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The Loudest Day

As I sit and write this, my home is quiet. There are some sparrows chirping outside, their young ready to fledge. It is peaceful. I am blessed.

On the coast of Normandy France, most days it is silent, except for the sigh of wind on the cliffs and the sound of waves hitting the shore.

In cemeteries at home and abroad, it is peaceful and still. White crosses line the rows in Normandy France in silent testimony of the loudest, longest day.

Royalty free image by JackMac32. Used with permission.

75 years ago, silence was broken by the roar of planes, the sound of ships coming ashore, and the shout of the brave British and United States military coming to liberate France.

The amphibious assault began on June 6, 1944 at 6:30 a.m. It was the largest seaborne invasion in history.

Royalty free image by Skeeze. Used with permission.

Though Allied forces experienced heavy casualties, they did not retreat or give up. By the end of August 1944 Paris had been liberated and the Germans were pushed back. On May 8, 1945, Nazi Germany surrendered.

Of the Allied forces who were engaged by air and sea on D-Day, there were 73,000 Americans. Recently, I wrote an article about an American paratrooper who jumped on D-Day. You can read it here.

2019 by Julie Jeffery Manwarren. Publication shown is The Abington Suburban.

What does the 'D' in D-Day stand for? I found several possibilities. Time Magazine reported:

"D for Day, H for Hour means the undetermined (or secret) day and hour for the start of a military operation. Their use permits the entire timetable for the operation to be scheduled in detail and its various steps prepared by subordinate commanders long before a definite day and time for the attack have been set. When the day and time are fixed, subordinates are so informed.

So far as the U.S. Army can determine, the first use of D for Day, H for Hour was in Field Order No. 8, of the First Army, A.E.F., issued on Sept. 7, 1918, which read: “The First Army will attack at H–Hour on D-Day with the object of forcing the evacuation of the St. Mihiel salient.”—ED.

(Time, June 12, 1944)

General Eisenhower, later the 34th president of the United States, said 'D' was for departed or departure date. Others have said it stands for disembarkation.


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No matter what the 'D' in D-Day stands for, for me it means determination in the face of danger. It means that there was once a loud and long day where brave Americans fought evil. A day in which silence was shattered amidst blasts and explosions, screams, anti aircraft fire and shouts to keep going, to not give up.

Almost one year after the beaches of Normandy were stormed by the brave Allied troops, the Germans were defeated, a remnant of Jewish survivors were freed, and Europe was liberated. It almost seems other-worldly. As I sit in peace and freedom, my mind cannot comprehend the reality of war. But we do ourselves a disservice when we turn a blind eye to history - no matter how dark.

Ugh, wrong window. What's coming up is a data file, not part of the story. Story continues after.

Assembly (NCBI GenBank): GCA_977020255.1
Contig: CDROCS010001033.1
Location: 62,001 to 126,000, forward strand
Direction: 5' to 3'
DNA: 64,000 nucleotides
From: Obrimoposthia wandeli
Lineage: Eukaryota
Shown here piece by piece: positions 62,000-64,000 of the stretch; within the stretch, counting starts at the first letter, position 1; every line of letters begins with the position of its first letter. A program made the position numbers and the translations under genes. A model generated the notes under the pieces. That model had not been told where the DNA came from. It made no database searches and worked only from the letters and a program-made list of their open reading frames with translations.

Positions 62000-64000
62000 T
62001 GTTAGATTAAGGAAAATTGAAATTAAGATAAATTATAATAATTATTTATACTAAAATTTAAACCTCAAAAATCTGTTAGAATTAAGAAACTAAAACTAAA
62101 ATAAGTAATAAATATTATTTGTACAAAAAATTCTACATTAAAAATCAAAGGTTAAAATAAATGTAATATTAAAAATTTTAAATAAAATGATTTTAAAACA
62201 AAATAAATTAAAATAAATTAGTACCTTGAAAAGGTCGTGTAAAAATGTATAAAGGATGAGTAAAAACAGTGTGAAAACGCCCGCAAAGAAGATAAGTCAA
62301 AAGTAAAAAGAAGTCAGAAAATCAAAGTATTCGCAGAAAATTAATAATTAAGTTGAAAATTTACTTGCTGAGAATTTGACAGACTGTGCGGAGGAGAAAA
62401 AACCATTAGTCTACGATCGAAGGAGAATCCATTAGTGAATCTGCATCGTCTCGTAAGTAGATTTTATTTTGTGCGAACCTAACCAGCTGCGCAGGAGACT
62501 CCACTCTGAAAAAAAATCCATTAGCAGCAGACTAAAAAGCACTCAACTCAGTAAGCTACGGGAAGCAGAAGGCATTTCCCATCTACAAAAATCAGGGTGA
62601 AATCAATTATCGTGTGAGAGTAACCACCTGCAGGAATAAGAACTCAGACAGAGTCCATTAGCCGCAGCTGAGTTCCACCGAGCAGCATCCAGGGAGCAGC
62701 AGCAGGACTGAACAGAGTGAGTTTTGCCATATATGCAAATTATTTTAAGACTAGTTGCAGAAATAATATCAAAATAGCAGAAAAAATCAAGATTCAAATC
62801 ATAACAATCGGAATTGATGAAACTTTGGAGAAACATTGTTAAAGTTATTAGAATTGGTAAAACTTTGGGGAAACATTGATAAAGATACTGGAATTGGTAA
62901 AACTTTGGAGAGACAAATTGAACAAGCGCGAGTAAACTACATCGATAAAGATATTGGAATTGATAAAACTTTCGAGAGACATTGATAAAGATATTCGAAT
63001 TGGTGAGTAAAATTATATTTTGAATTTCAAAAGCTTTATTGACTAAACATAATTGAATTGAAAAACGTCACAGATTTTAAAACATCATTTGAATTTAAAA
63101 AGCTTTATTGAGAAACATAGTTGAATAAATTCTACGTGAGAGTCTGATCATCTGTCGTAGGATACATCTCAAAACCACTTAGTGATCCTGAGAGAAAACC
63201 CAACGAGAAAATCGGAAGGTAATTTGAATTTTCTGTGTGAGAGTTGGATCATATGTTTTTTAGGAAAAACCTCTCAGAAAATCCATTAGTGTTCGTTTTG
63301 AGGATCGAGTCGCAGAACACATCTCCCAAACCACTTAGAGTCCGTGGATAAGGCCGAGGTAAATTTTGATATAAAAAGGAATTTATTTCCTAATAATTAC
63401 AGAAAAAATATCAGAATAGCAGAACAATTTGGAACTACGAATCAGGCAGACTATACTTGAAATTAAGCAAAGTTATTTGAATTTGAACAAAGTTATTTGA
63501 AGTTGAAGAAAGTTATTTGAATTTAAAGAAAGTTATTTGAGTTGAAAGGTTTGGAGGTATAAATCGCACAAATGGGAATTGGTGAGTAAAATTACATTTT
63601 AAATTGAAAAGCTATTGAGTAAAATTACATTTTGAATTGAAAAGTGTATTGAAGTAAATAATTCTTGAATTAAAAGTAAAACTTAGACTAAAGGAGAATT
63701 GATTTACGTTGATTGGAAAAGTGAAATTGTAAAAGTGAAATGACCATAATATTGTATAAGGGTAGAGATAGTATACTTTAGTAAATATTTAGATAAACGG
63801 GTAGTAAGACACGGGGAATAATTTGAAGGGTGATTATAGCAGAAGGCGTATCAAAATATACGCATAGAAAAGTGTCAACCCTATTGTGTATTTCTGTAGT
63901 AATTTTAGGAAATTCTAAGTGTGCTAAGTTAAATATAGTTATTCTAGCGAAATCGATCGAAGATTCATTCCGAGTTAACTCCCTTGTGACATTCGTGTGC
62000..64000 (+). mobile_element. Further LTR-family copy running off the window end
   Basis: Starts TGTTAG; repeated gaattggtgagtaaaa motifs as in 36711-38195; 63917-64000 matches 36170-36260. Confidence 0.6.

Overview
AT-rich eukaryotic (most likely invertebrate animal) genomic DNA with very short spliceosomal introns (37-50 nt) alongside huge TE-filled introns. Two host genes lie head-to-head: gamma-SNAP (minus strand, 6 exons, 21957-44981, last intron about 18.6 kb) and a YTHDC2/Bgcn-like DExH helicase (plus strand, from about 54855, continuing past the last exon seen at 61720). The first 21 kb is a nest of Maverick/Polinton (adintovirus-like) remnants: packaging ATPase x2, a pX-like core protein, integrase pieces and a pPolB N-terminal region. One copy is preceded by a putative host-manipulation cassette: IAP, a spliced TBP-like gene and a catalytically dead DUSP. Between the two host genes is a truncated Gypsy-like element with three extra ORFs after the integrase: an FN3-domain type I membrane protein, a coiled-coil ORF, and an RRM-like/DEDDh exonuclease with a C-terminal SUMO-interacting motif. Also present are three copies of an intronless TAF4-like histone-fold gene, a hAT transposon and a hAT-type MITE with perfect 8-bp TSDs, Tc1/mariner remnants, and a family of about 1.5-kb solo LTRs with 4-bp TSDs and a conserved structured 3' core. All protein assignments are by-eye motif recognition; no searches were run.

I just finished reading an amazing book by Georgia Hunter. 'We Were the Lucky Ones' (Penguin Books, 2018) tells the story of one Jewish family and their experience during the Holocaust.

© 2019 by Julie Jeffery Manwarren. All rights reserved.

Without giving away the ending, this book suprised me with its threads of hope and its ending. The tale of siblings and their parents moved me deeply, even more so because it was based on the true story of the author's family. It is available from Amazon, below. I highly recommend it.

'We Were the Lucky Ones' is beautifully written. I have long been a lover of historical fiction and Hunter successfully transports her readers so well that I was surprised to find it was 2019 when I set down the book for a break. It had the perfect amount of suspense and depth. Not too dark, but enough that I felt horrified and angry all over again at the injustice caused and atrocities that took place during the Holocaust.

The characters are artfully written and developed. Be warned, oh reader, this author does follow six viewpoints. This was not a negative for me. I don't mind having to use my mind when I read. I was so drawn to each character that I was happy when I would turn the page to find I would be visiting another in the next chapter.

© 2019 by Julie Jeffery Manwarren. All rights reserved.

75 years ago, (not so long ago), a war was being waged to end the systematic extermination of a people. So, to the brave ones who left their home and loved ones to do what is right, who have been called the greatest generation, Thank You.

Our quiet, peaceful days were bought by their loudest and their longest ones.

General Dwight Eisenhower, in his address to troops before they invaded the beaches of Normandy, said "The eyes of the world are upon you." Today, let our eyes turn to them again.

Can I challenge you to do something? Never pass a veteran without a thank you. You see them. They wear their hats or jackets with their branch of service and war fought. Look them in the eye. It only takes a minute. Some are still fighting battles we know nothing about.

We are now losing more than 300 WWII vets in the United States every day. So, as you shop at the store, stop in at your bank, as you walk in the park in freedom blood bought, and today on June 6 and every day, be thankful. It costs you nothing to point to that veteran's hat and recognise his service even if you don't recognise his face and say,

"Thank you.

Thank you, for your service to our country."

- June 6, 2019

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1 Comment

That's beautiful, Julie!

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